"Big Three" U.S. automakers not to participate in Tokyo Motor Show.
The "Big Three" U.S. automakers will not participate in the Tokyo Motor Show in November, Japanese auto industry officials said Tuesday, amid growing complaints that the "closed" Japanese market is holding back sales of U.S. cars.
But their decision not to present their products to consumers in Japan may draw criticism as they are urging the country to open up its auto market if it wishes to participate in the U.S.-led Trans-Pacific Partnership free trade negotiations.
General Motors Co., Ford Motor Co. and Chrysler Group LLC do not plan to take part in the biennial event at which they used to be regular exhibitors. They will be skipping the 43rd Tokyo Motor Show for the third consecutive time since 2009, when GM and Chrysler went bankrupt.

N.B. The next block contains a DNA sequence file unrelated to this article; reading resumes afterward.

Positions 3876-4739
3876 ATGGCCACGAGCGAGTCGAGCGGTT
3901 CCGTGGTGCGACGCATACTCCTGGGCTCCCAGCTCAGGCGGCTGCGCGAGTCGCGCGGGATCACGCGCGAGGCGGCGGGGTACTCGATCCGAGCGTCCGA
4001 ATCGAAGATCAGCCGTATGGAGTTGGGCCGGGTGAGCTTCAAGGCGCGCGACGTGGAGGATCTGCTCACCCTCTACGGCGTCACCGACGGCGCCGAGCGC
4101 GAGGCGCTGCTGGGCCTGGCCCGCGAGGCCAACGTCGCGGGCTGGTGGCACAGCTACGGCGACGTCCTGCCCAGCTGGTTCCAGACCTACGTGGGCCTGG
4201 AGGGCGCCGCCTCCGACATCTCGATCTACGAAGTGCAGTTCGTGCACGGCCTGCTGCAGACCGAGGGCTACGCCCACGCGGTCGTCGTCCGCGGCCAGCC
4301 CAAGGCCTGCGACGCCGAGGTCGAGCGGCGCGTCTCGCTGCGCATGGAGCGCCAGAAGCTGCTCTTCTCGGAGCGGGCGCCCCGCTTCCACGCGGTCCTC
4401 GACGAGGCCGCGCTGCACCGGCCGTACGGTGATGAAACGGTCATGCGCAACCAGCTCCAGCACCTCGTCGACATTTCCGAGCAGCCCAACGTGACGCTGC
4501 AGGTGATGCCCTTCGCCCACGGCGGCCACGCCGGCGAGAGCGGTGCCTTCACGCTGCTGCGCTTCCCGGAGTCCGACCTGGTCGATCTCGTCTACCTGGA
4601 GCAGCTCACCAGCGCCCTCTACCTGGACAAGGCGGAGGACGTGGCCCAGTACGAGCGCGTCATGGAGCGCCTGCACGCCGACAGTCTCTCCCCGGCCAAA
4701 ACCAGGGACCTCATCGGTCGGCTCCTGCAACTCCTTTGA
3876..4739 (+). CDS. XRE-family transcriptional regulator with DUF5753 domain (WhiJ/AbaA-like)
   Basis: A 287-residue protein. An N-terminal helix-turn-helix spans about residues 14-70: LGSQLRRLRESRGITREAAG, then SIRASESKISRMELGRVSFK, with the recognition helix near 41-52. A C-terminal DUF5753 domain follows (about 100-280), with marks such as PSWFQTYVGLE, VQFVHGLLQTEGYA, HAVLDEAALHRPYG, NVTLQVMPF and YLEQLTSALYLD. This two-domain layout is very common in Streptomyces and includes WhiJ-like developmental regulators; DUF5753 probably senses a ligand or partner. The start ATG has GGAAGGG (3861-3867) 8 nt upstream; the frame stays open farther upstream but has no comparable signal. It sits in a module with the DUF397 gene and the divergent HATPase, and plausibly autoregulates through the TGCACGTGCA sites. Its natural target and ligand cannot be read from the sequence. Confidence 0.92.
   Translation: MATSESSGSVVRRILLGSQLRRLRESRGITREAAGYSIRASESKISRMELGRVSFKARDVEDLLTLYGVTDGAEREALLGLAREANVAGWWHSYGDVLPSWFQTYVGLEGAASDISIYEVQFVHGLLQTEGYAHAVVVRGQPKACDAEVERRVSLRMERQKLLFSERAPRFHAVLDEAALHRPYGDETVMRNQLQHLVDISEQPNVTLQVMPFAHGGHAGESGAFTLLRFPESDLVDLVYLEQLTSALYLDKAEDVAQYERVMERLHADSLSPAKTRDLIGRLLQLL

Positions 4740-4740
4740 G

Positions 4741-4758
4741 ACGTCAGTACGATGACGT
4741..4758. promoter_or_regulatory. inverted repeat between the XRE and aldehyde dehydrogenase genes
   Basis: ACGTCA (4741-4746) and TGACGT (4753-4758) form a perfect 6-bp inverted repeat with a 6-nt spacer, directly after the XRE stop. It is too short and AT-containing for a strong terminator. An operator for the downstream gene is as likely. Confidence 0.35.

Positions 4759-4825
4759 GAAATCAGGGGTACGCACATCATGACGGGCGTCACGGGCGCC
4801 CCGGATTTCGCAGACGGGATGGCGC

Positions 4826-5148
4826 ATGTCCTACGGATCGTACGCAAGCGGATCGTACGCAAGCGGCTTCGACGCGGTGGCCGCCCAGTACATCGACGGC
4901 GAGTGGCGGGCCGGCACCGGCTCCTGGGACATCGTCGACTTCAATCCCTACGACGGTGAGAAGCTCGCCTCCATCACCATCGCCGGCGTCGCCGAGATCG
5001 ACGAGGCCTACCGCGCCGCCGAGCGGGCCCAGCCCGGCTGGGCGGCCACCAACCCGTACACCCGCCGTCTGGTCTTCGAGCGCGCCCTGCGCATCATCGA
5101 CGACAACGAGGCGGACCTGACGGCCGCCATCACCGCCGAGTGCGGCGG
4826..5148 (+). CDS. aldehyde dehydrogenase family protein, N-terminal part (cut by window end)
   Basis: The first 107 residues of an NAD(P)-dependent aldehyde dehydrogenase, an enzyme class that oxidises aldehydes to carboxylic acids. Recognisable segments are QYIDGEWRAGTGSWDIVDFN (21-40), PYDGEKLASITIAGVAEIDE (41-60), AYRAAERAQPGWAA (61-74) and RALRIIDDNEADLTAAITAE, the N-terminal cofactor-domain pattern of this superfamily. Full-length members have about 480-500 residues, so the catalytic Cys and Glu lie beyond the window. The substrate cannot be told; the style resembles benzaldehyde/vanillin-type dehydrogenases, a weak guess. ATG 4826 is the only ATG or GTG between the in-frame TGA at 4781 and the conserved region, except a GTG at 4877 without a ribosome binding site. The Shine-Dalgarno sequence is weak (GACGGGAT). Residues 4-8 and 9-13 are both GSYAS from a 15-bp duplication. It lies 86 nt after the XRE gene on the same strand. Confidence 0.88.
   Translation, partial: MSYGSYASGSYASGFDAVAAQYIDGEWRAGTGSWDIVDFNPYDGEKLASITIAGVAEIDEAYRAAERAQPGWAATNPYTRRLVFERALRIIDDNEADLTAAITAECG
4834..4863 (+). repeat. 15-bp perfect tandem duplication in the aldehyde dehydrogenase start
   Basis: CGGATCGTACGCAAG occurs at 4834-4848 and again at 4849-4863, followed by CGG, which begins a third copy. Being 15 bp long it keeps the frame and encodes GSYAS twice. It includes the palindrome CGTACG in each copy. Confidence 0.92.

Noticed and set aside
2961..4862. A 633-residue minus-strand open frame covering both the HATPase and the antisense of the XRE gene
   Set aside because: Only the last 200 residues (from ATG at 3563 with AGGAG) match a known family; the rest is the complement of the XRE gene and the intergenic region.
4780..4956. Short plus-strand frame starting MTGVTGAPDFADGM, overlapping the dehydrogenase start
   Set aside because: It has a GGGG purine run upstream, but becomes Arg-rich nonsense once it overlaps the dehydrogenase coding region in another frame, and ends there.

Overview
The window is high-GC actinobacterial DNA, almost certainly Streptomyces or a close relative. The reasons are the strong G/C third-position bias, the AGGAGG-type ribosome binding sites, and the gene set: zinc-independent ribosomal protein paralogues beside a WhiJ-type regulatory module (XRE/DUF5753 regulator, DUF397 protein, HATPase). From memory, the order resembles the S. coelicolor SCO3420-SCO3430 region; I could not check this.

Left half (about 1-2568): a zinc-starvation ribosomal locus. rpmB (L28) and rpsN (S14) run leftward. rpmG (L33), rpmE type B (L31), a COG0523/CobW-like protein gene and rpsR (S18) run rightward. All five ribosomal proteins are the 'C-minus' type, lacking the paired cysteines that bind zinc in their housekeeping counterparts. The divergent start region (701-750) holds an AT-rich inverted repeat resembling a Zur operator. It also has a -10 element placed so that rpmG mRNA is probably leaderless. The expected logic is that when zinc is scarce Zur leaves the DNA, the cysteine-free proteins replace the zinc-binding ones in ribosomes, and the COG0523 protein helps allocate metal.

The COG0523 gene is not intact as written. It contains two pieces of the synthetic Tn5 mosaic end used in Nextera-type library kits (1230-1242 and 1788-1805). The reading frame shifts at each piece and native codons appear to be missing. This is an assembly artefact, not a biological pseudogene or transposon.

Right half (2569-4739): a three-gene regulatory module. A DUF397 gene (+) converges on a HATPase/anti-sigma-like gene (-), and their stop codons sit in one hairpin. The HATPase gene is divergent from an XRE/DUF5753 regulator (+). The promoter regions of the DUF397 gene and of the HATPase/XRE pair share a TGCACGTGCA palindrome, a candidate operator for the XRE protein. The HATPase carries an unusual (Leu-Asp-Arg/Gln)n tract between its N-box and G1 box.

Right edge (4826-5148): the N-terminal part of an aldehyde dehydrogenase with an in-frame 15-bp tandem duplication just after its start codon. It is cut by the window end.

According to the officials of the Japan Automobile Manufacturers Association, which hosts the show, it had not received applications from the three automakers by the deadline at the end of February. A Ford source has cited budget limitations as the reason why it will not participate in the show.
Meanwhile, major European automakers including Volkswagen AG and Audi AG plan to exhibit at the event.
In Japan, imported cars accounted for 7.6 percent of new car sales excluding minivehicles and those made abroad by Japanese automakers in the business year ended March, hitting a record high.
Among imported cars in Japan, European automakers topped the list, while the three major U.S. automakers lagged far behind.
A senior official of a Japanese automaker criticized the U.S. carmakers for being too dependent on trade negotiations, saying, "U.S. automakers lack sales efforts as they sell few fuel-efficient and compact cars that are popular in Japan."
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|Publication:||Japan Transportation Scan|
|Date:||Apr 16, 2013|
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